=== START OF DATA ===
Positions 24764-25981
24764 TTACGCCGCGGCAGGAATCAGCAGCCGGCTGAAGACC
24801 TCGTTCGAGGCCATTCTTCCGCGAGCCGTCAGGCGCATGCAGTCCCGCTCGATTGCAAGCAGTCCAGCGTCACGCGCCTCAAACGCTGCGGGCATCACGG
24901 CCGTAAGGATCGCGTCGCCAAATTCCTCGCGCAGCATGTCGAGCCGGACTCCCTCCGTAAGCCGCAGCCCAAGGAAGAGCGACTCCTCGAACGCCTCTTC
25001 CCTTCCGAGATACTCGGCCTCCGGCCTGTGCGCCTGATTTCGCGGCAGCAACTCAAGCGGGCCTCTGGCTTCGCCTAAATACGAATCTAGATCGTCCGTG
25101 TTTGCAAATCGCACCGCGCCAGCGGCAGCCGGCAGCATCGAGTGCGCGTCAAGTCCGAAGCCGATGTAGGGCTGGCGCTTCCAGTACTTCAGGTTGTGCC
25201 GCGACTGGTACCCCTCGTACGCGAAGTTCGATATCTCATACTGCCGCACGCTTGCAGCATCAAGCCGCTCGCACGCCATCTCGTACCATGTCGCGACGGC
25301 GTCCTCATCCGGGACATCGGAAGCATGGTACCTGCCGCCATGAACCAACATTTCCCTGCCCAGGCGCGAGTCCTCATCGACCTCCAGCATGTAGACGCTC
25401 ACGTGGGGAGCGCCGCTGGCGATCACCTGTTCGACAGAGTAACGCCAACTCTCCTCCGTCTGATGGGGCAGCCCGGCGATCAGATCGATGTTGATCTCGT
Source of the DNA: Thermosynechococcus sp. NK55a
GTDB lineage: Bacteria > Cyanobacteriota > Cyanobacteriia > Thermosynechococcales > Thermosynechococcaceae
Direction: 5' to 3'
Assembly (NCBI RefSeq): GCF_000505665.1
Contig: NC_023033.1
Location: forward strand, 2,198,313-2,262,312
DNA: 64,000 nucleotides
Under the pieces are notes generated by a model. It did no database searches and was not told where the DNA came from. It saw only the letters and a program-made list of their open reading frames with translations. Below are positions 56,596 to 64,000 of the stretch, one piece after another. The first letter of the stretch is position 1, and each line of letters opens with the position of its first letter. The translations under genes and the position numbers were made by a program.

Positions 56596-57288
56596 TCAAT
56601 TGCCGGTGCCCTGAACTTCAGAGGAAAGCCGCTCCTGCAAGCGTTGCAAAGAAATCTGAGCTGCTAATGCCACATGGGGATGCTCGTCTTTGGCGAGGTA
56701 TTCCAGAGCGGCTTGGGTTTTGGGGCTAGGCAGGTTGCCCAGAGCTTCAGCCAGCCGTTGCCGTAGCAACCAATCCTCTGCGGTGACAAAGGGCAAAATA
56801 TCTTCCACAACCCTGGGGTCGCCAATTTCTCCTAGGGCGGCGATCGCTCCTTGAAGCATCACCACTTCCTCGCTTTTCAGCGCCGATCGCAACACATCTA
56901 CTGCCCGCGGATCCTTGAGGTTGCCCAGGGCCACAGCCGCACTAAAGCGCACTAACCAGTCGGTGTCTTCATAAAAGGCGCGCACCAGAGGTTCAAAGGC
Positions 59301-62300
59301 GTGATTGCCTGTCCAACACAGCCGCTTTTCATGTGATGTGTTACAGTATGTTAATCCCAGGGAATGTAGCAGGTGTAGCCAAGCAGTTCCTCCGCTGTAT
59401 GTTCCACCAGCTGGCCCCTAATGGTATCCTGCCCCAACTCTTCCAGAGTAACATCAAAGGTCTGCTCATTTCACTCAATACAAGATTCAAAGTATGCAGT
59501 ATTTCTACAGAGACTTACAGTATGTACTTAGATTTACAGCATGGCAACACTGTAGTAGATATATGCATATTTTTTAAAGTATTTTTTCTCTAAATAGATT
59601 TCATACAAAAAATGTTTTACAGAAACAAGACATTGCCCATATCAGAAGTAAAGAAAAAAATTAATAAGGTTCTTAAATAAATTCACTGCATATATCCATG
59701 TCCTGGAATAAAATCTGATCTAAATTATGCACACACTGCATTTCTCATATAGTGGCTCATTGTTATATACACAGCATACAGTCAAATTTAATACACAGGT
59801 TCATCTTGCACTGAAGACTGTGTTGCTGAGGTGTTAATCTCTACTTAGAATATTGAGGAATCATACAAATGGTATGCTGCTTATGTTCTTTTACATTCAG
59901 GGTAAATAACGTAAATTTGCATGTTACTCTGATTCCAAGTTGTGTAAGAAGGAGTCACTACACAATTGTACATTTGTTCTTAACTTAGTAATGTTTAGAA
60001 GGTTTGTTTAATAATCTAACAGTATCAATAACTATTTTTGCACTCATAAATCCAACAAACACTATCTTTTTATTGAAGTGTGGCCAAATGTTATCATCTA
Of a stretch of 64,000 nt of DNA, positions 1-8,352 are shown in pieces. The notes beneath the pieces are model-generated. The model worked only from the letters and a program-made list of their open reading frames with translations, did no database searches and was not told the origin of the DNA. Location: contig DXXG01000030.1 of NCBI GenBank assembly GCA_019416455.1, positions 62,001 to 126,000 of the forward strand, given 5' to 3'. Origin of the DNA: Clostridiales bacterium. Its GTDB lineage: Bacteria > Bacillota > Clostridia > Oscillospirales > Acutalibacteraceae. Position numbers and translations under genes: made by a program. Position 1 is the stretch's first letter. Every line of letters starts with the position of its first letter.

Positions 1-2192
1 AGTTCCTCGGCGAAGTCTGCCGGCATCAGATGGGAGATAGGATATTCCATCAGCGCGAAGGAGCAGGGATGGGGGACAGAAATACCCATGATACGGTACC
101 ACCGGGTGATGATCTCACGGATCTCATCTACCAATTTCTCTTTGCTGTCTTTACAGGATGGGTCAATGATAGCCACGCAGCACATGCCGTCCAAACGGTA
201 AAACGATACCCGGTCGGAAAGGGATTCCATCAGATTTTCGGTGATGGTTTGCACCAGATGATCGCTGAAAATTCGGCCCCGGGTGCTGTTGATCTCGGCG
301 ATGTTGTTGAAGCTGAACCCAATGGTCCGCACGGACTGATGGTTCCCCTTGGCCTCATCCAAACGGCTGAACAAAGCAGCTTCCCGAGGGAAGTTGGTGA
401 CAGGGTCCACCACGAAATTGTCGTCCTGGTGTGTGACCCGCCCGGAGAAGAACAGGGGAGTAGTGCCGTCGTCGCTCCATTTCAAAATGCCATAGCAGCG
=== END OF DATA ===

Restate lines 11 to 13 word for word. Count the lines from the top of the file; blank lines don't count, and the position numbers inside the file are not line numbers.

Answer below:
GTDB lineage: Bacteria > Cyanobacteriota > Cyanobacteriia > Thermosynechococcales > Thermosynechococcaceae
Direction: 5' to 3'
Assembly (NCBI RefSeq): GCF_000505665.1